About the author:
Paul Diamond Blow is a musician, spoken word artist, punk rock star, kung fu master, and part time Space Commander living in Seattle, Washington. Blow is a frequent contributor to the Seattle Sinner magazine and performs regularly in the Pacific Northwest rock club circuit. His book Tales From Outer Space is out now.

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Related articles:
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Indesign CS5 Slow and Buggy? How to Speed it Up

How to Merge Multiple Indesign Layouts into a Single File

Indesign Tips: How to Apply Faux Bold and Italic Formatting to Text

How to Convert Quark Xpress Documents to Indesign

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PHOTOSHOP TUTORIAL: How to color comic book line art in Photoshop
Need to color your B&W comic book art or other illustrations, for print or just for the web? Here's how the pros do it using Photoshop...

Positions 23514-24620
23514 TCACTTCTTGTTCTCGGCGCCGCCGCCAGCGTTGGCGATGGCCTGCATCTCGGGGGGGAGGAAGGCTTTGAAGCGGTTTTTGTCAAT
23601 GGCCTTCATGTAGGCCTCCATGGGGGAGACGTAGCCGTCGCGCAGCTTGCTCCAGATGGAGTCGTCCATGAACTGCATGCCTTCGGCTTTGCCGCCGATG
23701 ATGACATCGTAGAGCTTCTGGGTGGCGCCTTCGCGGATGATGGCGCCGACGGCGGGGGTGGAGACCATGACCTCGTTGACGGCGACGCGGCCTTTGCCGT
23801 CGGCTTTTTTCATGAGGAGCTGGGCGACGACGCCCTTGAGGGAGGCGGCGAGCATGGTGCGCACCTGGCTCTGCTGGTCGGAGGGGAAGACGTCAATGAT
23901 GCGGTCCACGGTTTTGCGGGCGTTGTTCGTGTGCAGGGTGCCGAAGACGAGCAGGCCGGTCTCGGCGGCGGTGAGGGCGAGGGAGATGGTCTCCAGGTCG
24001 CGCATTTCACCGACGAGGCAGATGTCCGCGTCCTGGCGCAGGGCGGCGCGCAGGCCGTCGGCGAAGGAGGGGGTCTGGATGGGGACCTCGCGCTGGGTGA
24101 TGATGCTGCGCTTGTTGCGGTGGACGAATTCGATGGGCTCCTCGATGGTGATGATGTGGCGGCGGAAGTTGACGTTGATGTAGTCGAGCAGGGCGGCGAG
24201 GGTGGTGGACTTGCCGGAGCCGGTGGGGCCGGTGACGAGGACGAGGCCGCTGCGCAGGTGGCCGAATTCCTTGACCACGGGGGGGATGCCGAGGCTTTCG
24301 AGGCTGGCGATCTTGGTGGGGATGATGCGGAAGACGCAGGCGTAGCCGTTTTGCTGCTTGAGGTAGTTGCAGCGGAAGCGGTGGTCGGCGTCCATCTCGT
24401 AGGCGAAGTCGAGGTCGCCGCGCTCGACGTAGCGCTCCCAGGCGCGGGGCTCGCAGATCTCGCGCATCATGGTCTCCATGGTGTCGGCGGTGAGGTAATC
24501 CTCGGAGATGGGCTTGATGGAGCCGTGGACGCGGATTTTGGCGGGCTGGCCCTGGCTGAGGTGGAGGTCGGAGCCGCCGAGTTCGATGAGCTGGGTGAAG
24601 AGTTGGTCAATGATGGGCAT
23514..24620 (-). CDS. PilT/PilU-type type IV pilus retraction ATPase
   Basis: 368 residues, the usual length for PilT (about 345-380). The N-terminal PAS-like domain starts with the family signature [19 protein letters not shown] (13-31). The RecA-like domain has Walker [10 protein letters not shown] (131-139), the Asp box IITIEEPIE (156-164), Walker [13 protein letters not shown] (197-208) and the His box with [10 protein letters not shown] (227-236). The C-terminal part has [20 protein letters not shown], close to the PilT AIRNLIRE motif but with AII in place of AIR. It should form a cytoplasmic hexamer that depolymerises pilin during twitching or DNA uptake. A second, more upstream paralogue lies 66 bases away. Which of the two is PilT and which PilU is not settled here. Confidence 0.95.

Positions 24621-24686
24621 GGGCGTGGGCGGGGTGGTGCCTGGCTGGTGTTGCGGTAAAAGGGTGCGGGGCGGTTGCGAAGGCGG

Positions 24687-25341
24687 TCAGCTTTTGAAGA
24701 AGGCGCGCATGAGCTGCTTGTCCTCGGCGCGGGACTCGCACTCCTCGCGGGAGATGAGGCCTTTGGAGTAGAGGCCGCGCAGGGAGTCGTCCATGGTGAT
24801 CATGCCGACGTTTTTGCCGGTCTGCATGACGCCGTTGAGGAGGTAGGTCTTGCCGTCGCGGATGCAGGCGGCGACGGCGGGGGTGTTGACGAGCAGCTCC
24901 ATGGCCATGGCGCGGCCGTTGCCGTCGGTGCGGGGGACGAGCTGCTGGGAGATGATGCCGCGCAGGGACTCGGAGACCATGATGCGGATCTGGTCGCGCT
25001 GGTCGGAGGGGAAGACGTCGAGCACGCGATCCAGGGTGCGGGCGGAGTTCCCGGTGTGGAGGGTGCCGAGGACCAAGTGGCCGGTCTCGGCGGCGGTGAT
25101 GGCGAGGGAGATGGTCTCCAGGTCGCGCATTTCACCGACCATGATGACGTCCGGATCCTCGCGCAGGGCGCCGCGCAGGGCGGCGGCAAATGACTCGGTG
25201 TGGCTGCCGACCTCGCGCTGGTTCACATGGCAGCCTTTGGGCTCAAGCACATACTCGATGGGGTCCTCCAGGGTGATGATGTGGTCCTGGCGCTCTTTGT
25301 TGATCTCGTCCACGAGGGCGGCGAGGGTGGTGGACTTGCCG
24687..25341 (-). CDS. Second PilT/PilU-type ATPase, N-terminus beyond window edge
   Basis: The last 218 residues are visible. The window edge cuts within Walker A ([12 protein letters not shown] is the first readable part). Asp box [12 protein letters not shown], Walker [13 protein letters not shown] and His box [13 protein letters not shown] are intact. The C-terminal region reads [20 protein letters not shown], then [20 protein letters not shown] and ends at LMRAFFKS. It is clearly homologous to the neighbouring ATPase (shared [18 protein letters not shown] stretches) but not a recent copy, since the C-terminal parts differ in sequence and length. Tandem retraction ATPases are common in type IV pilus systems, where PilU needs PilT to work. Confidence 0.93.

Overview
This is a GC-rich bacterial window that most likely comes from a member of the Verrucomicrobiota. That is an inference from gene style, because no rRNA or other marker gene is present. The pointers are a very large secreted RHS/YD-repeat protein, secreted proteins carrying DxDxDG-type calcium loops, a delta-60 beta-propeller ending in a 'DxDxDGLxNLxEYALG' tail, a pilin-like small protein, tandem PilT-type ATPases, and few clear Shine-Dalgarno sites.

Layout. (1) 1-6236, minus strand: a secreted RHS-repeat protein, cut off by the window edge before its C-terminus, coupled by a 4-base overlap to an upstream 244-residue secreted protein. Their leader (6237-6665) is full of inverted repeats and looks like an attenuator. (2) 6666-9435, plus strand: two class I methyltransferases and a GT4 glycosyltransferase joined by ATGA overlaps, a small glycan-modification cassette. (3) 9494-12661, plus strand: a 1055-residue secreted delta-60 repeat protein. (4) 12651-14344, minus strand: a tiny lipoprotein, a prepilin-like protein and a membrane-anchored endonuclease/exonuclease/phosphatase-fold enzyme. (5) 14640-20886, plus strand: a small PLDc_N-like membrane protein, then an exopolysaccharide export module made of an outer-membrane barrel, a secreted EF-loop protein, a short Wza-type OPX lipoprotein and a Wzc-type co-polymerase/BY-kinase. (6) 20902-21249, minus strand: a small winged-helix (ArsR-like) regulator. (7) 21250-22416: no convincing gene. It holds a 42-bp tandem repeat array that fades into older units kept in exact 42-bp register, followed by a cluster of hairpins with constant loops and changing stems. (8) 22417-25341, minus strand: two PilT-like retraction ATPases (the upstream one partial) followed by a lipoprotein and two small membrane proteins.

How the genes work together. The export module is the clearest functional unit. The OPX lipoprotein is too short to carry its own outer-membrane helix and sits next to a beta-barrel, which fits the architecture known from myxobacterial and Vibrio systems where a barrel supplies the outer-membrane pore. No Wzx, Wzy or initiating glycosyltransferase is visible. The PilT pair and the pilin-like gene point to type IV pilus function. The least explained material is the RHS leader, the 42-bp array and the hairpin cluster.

by Paul Diamond Blow

So you've got some cool black and white comic book art and you need to color it? This could be for comic books, illustrations, postcards, what have you. Here is my official guide on how to color your black and white line art files using Photoshop. For the purposes of this guide I am using a hastily drawn comic book panel: it's a scene from Planet of the Apes (since I do love drawing apes). I'm not the world's greatest artist, so I do hope you are a better artist than I am, but for the purposes of this Photoshop coloring tutorial it will have to do!

Figure 1: my original line art scan

First off, you need your black & white line art as a high res (600-1200 dpi is preferred) bitmapped tiff file. (See figure 1, my black & white line art file)

Preparing your line art for coloring:

1) Take your B&W line art file and convert it to grayscale, then downsample it in Photoshop to 300 dpi. Next, convert the file to CMYK so that you can actually color it with colors. Save this file (using "save as" since you do NOT want to overwrite the hi-res B&W line art file itself) as a Photoshop file (with the .psd extension).

2) In the layer palette this layer should be called "background"... change the name of this layer to "line art" and change the layer's blend mode from "normal" to "multiply." This layer will be your guide for the actual coloring which will go on a separate layer below it.

Page 2: backing up the line art!